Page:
Happy almost-Fourth-of-July! Whatever you have planned this weekend, make sure your Independence Day is safe, sound, and sustainable as possible. There are tips and tidbits aplenty floating around MNN to lead you in the right direction: a great interactive piece on eatin’ local, a fascinating article on the environmental impact of fireworks, an advice column where Vanessa Vadim ruins the party, suggestions on what lower-impact BBQ charcoals and lighting devices to buy, and even tips of how to keep your pet from having a firework-induced nervous breakdown.
I’ll be out on Fire Island, New York, catching up on reading, slathering myself in sunblock, and performing a special green home audit: “The Summer Share Edition.” Keep an eye out for that next week. In the meantime, get your long holiday weekend started with these fresh green home links.
The New York Times also has news on the rain collection front: the act of harvesting rainwater is now legal in the state of Colorado. It's still vorboten in some states like Washington (are you reading this Dad?).
Ecosalon presents a "Handy Reference Guide to the 20 Greenest Materials." On the list: rice hulls, reclaimed rubber, felt, cork, and more.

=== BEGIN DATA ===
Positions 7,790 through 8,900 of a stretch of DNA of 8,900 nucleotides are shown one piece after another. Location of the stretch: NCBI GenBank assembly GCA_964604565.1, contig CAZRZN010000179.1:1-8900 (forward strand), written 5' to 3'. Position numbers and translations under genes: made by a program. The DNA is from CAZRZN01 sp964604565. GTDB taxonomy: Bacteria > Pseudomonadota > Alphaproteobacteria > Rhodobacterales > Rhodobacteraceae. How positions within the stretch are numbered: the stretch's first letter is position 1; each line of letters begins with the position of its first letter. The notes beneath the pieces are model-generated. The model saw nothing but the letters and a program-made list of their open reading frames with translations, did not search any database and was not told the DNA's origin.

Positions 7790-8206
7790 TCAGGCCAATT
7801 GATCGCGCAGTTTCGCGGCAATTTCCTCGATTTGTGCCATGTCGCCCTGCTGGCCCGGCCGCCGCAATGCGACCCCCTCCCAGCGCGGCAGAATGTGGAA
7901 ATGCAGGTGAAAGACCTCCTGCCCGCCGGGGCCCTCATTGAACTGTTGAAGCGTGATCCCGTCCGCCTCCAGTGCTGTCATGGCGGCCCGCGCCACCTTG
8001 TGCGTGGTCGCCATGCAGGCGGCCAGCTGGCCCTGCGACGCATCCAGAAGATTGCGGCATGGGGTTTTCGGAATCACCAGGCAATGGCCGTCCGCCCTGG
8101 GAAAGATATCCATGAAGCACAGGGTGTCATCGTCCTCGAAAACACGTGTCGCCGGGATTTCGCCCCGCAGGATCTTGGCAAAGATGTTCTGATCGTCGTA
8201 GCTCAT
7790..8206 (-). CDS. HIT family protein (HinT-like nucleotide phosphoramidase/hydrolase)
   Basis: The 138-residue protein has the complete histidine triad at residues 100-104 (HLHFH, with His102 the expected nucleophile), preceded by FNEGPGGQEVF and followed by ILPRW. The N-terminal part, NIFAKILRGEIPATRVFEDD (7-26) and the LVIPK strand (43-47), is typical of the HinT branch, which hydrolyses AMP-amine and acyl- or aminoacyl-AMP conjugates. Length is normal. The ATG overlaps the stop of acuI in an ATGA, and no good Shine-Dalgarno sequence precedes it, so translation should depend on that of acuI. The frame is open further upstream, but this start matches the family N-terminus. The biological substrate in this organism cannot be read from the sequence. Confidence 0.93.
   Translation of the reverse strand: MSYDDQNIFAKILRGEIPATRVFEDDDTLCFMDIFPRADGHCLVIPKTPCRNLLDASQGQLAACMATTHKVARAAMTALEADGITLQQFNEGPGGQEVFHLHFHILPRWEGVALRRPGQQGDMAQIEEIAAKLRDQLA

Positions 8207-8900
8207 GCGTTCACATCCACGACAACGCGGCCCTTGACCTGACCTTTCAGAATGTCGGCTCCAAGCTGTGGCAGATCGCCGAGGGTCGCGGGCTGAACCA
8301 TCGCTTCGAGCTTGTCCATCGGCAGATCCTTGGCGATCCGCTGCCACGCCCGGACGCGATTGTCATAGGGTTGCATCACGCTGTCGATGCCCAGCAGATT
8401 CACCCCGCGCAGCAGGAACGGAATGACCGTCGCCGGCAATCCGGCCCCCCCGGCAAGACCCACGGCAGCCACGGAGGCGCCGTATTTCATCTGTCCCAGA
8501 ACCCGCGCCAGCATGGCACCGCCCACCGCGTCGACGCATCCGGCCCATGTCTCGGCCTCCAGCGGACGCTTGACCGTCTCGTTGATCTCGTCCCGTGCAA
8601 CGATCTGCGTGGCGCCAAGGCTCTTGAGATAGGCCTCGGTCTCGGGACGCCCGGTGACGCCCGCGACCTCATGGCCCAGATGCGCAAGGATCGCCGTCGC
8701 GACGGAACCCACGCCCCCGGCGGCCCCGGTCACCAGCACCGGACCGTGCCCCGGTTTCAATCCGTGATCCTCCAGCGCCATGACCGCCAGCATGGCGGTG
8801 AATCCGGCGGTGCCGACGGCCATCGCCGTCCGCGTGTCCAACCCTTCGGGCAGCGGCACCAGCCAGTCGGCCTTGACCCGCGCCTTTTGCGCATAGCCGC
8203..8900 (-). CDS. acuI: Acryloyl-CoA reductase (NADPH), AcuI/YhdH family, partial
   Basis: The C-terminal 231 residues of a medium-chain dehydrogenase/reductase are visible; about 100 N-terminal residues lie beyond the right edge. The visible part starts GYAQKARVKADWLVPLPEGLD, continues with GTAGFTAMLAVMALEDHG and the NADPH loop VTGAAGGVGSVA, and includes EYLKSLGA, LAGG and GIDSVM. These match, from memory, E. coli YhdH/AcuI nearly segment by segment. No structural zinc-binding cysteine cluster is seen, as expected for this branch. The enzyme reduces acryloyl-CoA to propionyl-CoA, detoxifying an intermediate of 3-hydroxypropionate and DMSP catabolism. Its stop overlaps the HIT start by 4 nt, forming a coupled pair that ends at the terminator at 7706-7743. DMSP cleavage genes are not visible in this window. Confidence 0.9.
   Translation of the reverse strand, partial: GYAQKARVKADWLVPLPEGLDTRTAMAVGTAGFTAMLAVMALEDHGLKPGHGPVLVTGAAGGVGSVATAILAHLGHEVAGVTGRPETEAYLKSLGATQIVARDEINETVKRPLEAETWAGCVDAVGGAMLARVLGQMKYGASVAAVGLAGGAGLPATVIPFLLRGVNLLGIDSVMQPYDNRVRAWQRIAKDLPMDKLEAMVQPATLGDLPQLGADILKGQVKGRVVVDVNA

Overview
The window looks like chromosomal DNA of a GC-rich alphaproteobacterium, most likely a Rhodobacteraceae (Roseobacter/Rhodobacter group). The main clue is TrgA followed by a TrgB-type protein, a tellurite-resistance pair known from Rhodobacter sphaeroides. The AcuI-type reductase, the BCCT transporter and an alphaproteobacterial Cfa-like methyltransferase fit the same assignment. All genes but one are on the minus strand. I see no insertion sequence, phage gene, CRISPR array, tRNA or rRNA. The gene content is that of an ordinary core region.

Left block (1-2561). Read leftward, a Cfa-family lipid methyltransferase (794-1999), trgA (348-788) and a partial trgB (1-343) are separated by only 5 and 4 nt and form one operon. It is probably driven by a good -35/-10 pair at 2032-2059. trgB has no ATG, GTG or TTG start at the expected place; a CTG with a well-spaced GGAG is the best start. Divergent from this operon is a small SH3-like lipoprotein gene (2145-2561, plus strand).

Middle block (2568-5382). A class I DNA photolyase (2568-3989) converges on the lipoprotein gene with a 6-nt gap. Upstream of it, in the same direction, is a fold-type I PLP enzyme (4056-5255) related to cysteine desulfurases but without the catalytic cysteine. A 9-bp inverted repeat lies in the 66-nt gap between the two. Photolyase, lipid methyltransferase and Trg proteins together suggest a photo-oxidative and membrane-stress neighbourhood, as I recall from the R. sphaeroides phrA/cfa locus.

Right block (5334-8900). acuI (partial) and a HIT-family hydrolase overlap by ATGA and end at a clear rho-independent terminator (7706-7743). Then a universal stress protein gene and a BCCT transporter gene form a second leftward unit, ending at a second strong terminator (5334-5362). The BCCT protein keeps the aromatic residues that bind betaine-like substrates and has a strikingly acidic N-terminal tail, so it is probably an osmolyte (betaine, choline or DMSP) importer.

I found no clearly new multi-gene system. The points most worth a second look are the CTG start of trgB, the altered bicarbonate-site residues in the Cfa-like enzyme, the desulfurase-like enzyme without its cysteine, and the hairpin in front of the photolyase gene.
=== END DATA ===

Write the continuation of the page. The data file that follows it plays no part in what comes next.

The Guardian throws out an interesting statistic: gardening for an hour is more likely to result in injury than riding a bike for the same amount of time.
Dwell chats with Dror Benshetrit about his new home line for Target. The collection (love the Mamma Nature-inspired pillows) looks great and Dror is a super nice guy, to boot ... he was one of my first interviews when I started writing about design back in the dark ages (2004).
Fast Company heads to the roof with an article on aesthetically pleasing solar roofing tiles from Philadelphia-based design firm Bresslergroup. They're called Solé Power Tiles.
Re-Nest asks if Smart Stones, decorative garden stones made from recycled shopping bags, are "hot or not?"
Architectural Record heads Down Under with a look at the Bridge House in Ashbourne, South Australia. This striking, energy- and water-smart home designed by Max Pritchard straddles a creek like an, ummm, bridge.
Jetson Green travels north to take a gander at the Maison IDEKIT home in Quebec that's made from seven recycled shipping containers.
The Wall Street Journal comes bearing good news: McMansions are officially declasse (at least for now) as housing trends move towards smaller, more efficient abodes.